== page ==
Package of improvements to services for children with autism moves a step closer

Published: Friday, February 8, 2019

Councillors have given their backing to a package of proposals to significantly enhance the support provided to families affected by autism (ASD).

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Under plans which were drawn up as a result of wide-ranging discussions with parents, teachers, educational psychologists and NHS professionals, the council wants to create a new service for families of children who have been diagnosed with ASD

The aim is to provide a better and more seamless service – and following last night’s decision by councillors on the education and children’s services scrutiny committee to approve the proposals, they will now be the subject of a detailed and comprehensive public consultation.

The borough’s support services for children with ASD are currently split into two distinct components – one that supports the under-fives and another that supports older children.

Under the new proposals, the two would be combined to offer a new integrated and more cohesive service.

This would ensure better communication links between staff teams, allow better longer-term planning for children to ensure their needs are met as they grow – while also reducing the risk of children being becoming “lost in the system” while transferring from one arm of the service to another.

It would also ensure a better availability of services all year round – as current services are closely aligned with schools which means that provision can be less effective during school holidays.

There would also be a rebalancing to ensure that additional resources are put into post-diagnosis care and support for children and their families.

Overall the proposals are designed to achieve the following:

• enable effective multi-disciplinary planning and delivery of services for children and families throughout the entire process from emerging needs to post diagnostic support.

• provide parents with a single point of access particularly in times of need/crisis.

• enable the service to provide a timely response when issues are escalating.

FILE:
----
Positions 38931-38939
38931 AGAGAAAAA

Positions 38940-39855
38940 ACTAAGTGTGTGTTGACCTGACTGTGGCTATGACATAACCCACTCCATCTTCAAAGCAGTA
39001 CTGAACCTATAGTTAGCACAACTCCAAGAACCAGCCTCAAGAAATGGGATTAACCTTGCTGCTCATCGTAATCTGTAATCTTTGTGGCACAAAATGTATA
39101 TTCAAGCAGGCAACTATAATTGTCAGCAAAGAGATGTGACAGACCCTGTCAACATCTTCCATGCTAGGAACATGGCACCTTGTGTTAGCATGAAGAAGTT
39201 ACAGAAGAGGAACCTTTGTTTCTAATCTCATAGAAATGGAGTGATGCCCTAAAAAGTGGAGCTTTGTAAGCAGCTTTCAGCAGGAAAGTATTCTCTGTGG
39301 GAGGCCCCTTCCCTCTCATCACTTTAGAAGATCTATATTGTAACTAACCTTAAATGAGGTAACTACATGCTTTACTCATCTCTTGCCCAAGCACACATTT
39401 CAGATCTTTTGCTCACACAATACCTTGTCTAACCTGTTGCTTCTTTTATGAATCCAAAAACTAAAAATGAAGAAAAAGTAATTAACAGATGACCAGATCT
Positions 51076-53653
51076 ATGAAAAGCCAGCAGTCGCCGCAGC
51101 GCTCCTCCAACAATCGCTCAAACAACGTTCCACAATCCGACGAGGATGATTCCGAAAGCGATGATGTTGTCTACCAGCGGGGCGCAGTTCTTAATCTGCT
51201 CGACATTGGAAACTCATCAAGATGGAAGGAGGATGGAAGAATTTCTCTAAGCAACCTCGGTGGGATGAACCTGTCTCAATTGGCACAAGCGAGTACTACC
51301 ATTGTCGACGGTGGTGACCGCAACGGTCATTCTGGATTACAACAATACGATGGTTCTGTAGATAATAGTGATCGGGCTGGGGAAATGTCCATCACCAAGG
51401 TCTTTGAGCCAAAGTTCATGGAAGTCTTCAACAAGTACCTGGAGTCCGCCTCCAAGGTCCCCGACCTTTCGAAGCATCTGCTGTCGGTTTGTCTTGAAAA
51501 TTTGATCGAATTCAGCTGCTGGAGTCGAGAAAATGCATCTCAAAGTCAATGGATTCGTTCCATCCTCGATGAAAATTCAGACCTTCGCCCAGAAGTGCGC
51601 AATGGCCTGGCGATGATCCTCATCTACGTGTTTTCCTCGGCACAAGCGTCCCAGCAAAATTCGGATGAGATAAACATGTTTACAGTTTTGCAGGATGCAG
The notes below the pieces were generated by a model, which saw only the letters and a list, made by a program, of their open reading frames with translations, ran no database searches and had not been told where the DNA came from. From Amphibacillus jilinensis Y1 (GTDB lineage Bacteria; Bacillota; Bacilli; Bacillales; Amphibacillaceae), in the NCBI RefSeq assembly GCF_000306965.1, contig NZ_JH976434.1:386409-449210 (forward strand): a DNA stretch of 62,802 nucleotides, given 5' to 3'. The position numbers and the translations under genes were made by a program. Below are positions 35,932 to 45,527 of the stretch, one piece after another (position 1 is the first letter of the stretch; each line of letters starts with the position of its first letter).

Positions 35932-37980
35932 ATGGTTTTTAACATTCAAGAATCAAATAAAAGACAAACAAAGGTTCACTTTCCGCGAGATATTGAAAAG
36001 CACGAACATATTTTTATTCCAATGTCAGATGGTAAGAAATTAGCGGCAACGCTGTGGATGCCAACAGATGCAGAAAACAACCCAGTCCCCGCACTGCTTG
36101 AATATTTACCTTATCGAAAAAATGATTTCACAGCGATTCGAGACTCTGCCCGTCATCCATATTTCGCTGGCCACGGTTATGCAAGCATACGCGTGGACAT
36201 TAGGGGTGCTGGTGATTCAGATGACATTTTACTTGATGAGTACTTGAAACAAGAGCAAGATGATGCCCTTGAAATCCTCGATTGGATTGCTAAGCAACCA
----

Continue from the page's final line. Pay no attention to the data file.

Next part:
• ensure there is a graduated response in the support available to children and their families including “ad hoc” support when families might consider there is greatest need as well as planned support through parent / carer training and specific types of intervention.

• keep an overview of all children with ASD and better track their progress and more closely review their outcomes.

• ensure there is a larger team with a better range of specialist support available, effective joint working of professionals and multi-agency triaging.

• ensure appropriate post-diagnostic follow up takes place

These proposed changes are designed to tailor these specialist services to better meet a growing demand from local families.

The number of children diagnosed with ASD has grown significantly in recent years. In 2010 the number of children in Wandsworth with a diagnosis was 495. This year the number has climbed to 1,205.

Children’s services spokesman Cllr Sarah McDermott said: “We have been speaking to parents, teachers, NHS staff and others with expertise in this field as we seek to improve the services we provide to children with ASD and their families.

“The current service has two aspects - one that supports the under- fives and another that cares for older children. We think it makes sense to combine the two so that it offers a more seamless and unified service with better communication between teams, better availability all year round - especially during school holidays – and better longer term planning which also reduces the chances of children getting lost in gaps between the two services.

“Having drawn up these plans following extensive public and professional consultation we will now be undertaking a fresh round of detailed consultation to gauge the opinion of the families we think will benefit from these changes as it is important to hear their voices and listen to their views.”

For more information on the proposals backed last night people can read a more detailed report on the council’s website.